Wednesday, May 21, 2014

Christ in the outer darkness

Matthew describes an incredible event which took place during Christ's death: From noon on, darkness came over the whole land until three in the afternoon (Mt 27.45). To me it is interesting to note the parallel between the darkness at Jesus' crucifixion outside of the city (cf. Mt 27.32; Heb 13.12) and the description of the damned at the judgment as being thrown into an outer darkness (e.g., Mt 25.30). The parallel suggests that Jesus is here suffering or undergoing that eschatological punishment to which unrepentant sinners will be condemned at the judgment.

If Jesus' state is any indication of what the judgment will be like, we can know that it is a terrible place to be avoided at all costs. It is violent, dark, and demonic, through and through. Imagine what an evil, wintry heart can look upon a man in his dying hours and mock him! As the light of life is being snuffed out, as the weakly flickering flame of his soul's candle struggles at its breaking point, you throw his entire life in his face and declare him a fraud, a deceiver, a weakling. That kind of bitter disregard, contempt, hate -- that is what the outer darkness will be like. It makes perfect sense, then, that Christ would say it's better to cut off your limbs than enter into Gehenna whole (Mt 5.29-30).

I wish to make a further argument at this juncture. Christ evidently suffers the eschatological judgment of God, and yet he still resurrects unto glory. To my mind this undermines the necessity that hell be (chronologically) eternal. After all, if Christ undergoes the eschatological judgment for sin, as there is plenty of evidence here to suggest, and yet he can come out "on the other side," so to speak, who is to say that this could not be true for everyone? In fact we may come to the conclusion that Christ's death has transformed hell and the judgment itself: through his death, he has changed the quality of hell, so that by his resurrection he guarantees the escape of all.

Some persons may think that this compromises the reasoning to avoid hell: if hell isn't literally forever, why bother avoiding sin? After all I'm going to get out eventually, no matter how "bad" it may be in the meantime, right?

The problem is that no one actually thinks like this except when attempting to argue against universalism. Say you had to take a plane to get from Phoenix to Seattle, and you had two options: the first flight will arrive without much trouble, and will actually be quite pleasant; the second flight will be greatly delayed, will crash somewhere in the Grand Canyon, and you will be forced to climb out -- the elements and the animal kingdom simultaneously working against you, your life in peril the entire time -- and trek through miles and miles of desert to get to the Las Vegas airport; the flight from Vegas, too, will crash somewhere in the middle of nowhere, and in general the entire trip (which will have lasted much longer than necessary or desirable) will be incredibly arduous from the start. No one in their right mind thinks it's really no different to choose the second rather than the first. No one, except in being intentionally perverse, could think that ultimately one is not be preferred to the other.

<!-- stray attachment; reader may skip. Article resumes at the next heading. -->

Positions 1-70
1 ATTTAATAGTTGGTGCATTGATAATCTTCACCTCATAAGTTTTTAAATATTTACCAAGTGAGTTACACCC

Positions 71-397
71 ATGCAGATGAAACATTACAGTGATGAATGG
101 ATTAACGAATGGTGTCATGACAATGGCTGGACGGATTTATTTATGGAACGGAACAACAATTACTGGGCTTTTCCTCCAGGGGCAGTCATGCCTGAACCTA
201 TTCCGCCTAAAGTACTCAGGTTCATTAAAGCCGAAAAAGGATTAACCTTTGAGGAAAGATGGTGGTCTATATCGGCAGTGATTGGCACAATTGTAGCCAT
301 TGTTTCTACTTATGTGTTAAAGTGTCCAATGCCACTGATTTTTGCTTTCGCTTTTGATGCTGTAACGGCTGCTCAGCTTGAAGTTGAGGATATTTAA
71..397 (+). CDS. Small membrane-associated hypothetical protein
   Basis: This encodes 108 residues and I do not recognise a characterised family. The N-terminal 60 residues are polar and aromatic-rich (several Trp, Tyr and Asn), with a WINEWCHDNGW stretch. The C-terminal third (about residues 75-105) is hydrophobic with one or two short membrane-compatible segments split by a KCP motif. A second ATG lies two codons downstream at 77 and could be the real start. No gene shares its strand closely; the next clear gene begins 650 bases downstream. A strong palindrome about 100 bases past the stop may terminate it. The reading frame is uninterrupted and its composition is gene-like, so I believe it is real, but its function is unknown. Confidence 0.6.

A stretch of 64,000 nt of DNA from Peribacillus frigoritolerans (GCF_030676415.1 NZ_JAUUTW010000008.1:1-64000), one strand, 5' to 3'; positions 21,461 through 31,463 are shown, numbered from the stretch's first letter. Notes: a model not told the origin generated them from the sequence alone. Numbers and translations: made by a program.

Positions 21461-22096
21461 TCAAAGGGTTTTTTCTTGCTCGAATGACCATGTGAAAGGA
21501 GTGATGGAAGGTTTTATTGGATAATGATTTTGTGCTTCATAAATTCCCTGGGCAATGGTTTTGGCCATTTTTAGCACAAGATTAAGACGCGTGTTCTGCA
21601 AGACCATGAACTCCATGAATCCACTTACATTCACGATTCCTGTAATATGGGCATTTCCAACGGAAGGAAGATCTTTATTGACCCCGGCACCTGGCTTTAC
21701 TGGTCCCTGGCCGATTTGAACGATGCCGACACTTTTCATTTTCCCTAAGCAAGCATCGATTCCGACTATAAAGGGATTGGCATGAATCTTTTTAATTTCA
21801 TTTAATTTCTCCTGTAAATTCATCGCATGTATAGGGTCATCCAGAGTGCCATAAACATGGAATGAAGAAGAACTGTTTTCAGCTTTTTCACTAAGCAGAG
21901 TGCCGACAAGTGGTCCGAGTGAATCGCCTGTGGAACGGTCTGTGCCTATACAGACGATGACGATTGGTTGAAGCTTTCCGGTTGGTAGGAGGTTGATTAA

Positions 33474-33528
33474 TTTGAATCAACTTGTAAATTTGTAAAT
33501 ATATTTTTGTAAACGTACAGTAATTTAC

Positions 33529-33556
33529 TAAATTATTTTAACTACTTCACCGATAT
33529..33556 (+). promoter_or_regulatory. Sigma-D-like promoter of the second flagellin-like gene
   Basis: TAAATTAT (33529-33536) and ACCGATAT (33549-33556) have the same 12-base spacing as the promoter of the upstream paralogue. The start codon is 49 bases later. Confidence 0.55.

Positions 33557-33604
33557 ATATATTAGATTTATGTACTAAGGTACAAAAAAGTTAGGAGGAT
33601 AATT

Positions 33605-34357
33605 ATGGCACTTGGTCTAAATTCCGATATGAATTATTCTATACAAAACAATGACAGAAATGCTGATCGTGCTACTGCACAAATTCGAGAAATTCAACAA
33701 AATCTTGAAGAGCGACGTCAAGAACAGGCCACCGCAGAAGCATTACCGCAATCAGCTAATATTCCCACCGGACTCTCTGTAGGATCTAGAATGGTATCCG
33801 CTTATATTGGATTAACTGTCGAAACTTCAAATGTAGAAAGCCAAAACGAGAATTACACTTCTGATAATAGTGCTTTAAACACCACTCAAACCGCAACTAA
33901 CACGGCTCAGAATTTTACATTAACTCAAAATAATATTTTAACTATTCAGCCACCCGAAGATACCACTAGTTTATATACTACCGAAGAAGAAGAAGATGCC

The only difference is that the two-flights scenario is nothing like what hell will be. Christ himself, knowing even about his own resurrection, nevertheless prays to his Father that things be done differently if possible (Mt 26.39). Even Christ himself wanted to avoid the cross, wanted to avoid the hell of God's judgment, despite the fact that he knew this is what he had come for, and that he would be resurrected on the third day. This is proof positive that the temporal finitude of God's judgment does not compromise the deterrent power of God's judgment. Hell is -- well, hell, and so you ought to avoid by all costs. It will literally be the death of you if you end there.